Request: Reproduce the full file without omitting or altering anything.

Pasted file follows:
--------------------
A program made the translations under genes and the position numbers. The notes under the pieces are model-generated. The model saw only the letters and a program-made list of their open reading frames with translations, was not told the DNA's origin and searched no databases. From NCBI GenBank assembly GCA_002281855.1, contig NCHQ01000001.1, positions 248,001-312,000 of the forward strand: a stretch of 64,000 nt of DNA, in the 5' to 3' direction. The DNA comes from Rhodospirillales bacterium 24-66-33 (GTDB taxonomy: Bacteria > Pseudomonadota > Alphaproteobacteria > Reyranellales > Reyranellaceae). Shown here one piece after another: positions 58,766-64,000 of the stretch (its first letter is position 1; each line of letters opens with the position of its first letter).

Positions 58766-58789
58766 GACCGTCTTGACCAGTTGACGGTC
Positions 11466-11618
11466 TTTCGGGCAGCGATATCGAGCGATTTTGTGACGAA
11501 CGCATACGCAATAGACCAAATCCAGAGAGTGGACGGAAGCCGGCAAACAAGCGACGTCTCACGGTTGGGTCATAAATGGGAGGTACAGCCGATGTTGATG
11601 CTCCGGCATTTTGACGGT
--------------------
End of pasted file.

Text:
A program made the translations under genes and the position numbers. The notes under the pieces are model-generated. The model saw only the letters and a program-made list of their open reading frames with translations, was not told the DNA's origin and searched no databases. From NCBI GenBank assembly GCA_002281855.1, contig NCHQ01000001.1, positions 248,001-312,000 of the forward strand: a stretch of 64,000 nt of DNA, in the 5' to 3' direction. The DNA comes from Rhodospirillales bacterium 24-66-33 (GTDB taxonomy: Bacteria > Pseudomonadota > Alphaproteobacteria > Reyranellales > Reyranellaceae). Shown here one piece after another: positions 58,766-64,000 of the stretch (its first letter is position 1; each line of letters opens with the position of its first letter).

Positions 58766-58789
58766 GACCGTCTTGACCAGTTGACGGTC
Positions 11466-11618
11466 TTTCGGGCAGCGATATCGAGCGATTTTGTGACGAA
11501 CGCATACGCAATAGACCAAATCCAGAGAGTGGACGGAAGCCGGCAAACAAGCGACGTCTCACGGTTGGGTCATAAATGGGAGGTACAGCCGATGTTGATG
11601 CTCCGGCATTTTGACGGT